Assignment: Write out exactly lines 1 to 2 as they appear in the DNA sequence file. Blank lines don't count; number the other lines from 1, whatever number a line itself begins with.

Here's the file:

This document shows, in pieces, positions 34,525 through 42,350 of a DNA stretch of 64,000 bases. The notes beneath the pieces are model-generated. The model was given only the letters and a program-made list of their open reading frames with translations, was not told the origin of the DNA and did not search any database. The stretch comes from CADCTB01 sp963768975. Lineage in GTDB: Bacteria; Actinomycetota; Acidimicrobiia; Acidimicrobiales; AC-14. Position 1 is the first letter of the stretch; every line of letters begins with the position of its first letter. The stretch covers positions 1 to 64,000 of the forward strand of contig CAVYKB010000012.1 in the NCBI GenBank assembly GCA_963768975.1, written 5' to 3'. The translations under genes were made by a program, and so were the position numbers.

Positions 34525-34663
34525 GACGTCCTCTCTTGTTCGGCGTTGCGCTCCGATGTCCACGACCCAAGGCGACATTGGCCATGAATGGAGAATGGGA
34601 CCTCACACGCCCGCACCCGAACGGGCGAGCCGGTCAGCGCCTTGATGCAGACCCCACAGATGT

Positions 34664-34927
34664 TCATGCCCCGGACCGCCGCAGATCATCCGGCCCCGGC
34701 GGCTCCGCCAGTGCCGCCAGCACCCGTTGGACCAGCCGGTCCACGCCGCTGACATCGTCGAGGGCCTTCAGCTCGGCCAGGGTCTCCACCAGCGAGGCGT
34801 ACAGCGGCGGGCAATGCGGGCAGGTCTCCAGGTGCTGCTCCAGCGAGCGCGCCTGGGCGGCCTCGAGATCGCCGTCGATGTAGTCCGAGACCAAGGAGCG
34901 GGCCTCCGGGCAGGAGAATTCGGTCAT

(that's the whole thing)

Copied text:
This document shows, in pieces, positions 34,525 through 42,350 of a DNA stretch of 64,000 bases. The notes beneath the pieces are model-generated. The model was given only the letters and a program-made list of their open reading frames with translations, was not told the origin of the DNA and did not search any database. The stretch comes from CADCTB01 sp963768975. Lineage in GTDB: Bacteria; Actinomycetota; Acidimicrobiia; Acidimicrobiales; AC-14. Position 1 is the first letter of the stretch; every line of letters begins with the position of its first letter. The stretch covers positions 1 to 64,000 of the forward strand of contig CAVYKB010000012.1 in the NCBI GenBank assembly GCA_963768975.1, written 5' to 3'. The translations under genes were made by a program, and so were the position numbers.

Positions 34525-34663